To me there seems to be something fundamentally wrong with plans I come across where companies would pay people for access to their personal data. This is not a well articulated thing, it just feels like the entire framing of the issue is off, so the next paragraphs are a first attempt to jot down a few notions.

To me it looks very much like a projection by companies on people of what companies themselves would do: treating data as an asset you own outright and then charging for access. So that those companies can keep doing what they were doing with data about you. It doesn’t strike me as taking the person behind that data as the starting point, nor their interests. The starting point of any line of reasoning needs to be the person the data is about, not the entity intending to use the data.

Those plans make data release, or consent for using it, fully transactional. There are several things intuitively wrong with this.

One thing it does is put everything in the context of single transactions between individuals like you and me, and the company wanting to use data about you. That seems to be an active attempt to distract from the notion that there’s power in numbers. Reducing it to me dealing with a company, and you dealing with them separately makes it less likely groups of people will act in concert. It also distracts from the huge power difference between me selling some data attributes to some corp on one side, and that corp amassing those attributes over wide swaths of the population on the other.

Another thing is it implies that the value is in the data you likely think of as yours, your date of birth, residence, some conscious preferences, type of car you drive, health care issues, finances etc. But a lot of value is in data you actually don’t have about you but create all the time: your behaviour over time, clicks on a site, reading speed and pauses in an e-book, minutes watched in a movie, engagement with online videos, the cell towers your phone pinged, the logs about your driving style of your car’s computer, likes etc. It’s not that the data you’ll think of as your own is without value, but that it feels like the magician wants you to focus on the flower in his left hand, so you don’t notice what he does with his right hand.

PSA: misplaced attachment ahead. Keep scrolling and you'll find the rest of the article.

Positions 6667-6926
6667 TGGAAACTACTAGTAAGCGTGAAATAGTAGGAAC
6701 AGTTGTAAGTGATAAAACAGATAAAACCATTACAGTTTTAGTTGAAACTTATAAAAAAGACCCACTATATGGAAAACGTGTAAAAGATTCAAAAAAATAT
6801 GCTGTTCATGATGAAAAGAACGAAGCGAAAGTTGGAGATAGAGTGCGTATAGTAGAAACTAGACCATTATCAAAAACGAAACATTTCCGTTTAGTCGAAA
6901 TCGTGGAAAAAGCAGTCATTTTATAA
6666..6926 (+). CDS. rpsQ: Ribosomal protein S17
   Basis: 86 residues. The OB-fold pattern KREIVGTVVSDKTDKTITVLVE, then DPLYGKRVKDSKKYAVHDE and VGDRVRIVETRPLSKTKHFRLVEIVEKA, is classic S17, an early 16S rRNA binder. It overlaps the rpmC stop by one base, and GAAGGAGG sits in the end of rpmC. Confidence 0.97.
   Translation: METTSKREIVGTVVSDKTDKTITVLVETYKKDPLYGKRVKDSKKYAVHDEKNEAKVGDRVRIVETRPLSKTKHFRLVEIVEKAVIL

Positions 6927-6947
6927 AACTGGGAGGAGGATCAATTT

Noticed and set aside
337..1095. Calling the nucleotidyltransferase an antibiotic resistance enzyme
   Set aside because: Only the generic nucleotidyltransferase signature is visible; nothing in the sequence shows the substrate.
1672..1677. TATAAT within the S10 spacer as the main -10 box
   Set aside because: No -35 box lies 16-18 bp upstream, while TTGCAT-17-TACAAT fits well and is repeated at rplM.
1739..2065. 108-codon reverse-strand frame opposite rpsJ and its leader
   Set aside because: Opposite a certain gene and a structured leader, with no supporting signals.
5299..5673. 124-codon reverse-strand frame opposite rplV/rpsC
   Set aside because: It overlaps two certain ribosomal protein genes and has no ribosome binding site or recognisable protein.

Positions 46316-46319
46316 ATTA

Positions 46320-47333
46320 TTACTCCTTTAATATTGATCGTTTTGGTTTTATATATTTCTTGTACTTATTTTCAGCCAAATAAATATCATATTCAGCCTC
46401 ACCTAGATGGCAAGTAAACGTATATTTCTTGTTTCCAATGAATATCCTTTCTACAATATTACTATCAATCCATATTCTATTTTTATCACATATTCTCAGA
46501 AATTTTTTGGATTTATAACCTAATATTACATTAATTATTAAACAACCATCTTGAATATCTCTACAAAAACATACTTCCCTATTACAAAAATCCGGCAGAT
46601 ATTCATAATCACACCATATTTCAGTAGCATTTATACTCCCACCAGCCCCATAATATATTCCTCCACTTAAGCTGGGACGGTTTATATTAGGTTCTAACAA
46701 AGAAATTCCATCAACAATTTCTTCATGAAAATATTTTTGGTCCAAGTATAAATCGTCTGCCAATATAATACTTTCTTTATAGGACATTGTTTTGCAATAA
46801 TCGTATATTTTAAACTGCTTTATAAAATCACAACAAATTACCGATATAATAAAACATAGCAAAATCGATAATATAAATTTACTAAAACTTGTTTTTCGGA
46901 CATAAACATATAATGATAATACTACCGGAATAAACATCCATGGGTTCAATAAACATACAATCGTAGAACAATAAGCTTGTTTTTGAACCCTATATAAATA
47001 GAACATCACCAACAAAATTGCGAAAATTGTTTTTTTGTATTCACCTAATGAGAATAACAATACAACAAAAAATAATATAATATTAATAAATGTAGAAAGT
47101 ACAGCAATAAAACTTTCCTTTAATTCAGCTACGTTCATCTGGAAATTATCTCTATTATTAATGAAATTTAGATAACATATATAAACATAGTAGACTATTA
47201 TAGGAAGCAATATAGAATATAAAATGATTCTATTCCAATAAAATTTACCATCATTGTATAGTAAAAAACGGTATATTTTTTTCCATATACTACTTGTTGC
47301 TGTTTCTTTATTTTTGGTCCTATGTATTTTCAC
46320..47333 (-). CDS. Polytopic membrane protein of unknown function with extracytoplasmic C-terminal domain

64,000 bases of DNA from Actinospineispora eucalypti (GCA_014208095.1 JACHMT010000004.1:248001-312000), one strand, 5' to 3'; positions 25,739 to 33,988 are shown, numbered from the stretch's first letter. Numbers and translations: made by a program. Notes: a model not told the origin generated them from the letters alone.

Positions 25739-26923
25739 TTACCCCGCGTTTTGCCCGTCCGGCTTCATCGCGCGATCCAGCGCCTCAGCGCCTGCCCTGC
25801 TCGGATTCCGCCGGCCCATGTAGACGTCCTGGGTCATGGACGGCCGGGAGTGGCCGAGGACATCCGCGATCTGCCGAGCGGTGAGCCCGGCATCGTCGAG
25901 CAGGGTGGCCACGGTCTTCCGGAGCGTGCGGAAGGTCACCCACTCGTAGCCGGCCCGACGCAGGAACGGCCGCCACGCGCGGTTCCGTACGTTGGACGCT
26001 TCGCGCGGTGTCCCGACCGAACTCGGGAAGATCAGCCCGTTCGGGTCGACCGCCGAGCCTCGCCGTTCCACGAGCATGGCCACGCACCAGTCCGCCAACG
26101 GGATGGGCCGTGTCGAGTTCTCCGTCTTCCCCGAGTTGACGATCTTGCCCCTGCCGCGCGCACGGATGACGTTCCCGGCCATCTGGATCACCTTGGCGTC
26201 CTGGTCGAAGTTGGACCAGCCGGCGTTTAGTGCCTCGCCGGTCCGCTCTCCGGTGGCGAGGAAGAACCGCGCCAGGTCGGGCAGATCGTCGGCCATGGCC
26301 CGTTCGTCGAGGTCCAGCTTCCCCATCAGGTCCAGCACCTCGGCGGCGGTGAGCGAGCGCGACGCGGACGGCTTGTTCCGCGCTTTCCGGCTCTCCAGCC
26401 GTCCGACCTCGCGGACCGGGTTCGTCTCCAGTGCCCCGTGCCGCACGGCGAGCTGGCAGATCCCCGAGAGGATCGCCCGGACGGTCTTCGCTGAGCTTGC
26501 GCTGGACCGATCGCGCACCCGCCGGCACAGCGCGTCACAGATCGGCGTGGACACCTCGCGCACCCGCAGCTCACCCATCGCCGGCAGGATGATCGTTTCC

On top of that it also means that whatever they offer to pay you will be too cheap: your data is never worth much in itself, only in aggregate. Offering to pay on individual transaction basis is an escape for companies, not an emancipation of citizens.

One more element is the suggestion that once such a transaction has taken place everything is ok, all rights have been transferred (even if limited to a specific context and use case) and that all obligations have been met. It strikes me as extremely reductionist. When it comes to copyright authors can transfer some rights, but usually not their moral rights to their work. I feel something similar is at play here. Moral rights attached to data that describes a person, which can’t be transferred when data is transacted. Is it ok to manipulate you into a specific bubble and influence how you vote, if they paid you first for the type of stuff they needed to be able to do that to you? The EU GDPR I think takes that approach too, taking moral rights into account. It’s not about ownership of data per se, but the rights I have if your data describes me, regardless of whether it was collected with consent.

The whole ownership notion is difficult to me in itself. As stated above, a lot of data about me is not necessarily data I am aware of creating or ‘having’, and likely don’t see a need for to collect about myself. Unless paying me is meant as incentive to start collecting stuff about me for the sole purpose of selling it to a company, who then doesn’t need my consent nor make the effort to collect it about me themselves. There are other instances where me being the only one able to determine to share some data or withhold it mean risks or negative impact for others. It’s why cadastral records and company beneficial ownership records are public. So you can verify that the house or company I’m trying to sell you is mine to sell, who else has a stake or claim on the same asset, and to what amount. Similar cases might be made for new and closely guarded data, such as DNA profiles. Is it your sole individual right to keep those data closed, or has society a reasonable claim to it, for instance in the search for the cure for cancer? All that to say, that seeing data as a mere commodity is a very limited take, and that ownership of data isn’t a clear cut thing. Because of its content, as well as its provenance. And because it is digital data, meaning it has non-rivalrous and non-excludable characteristics, making it akin to a public good. There is definitely a communal and network side to holding, sharing and processing data, currently conveniently ignored in discussions about data ownership.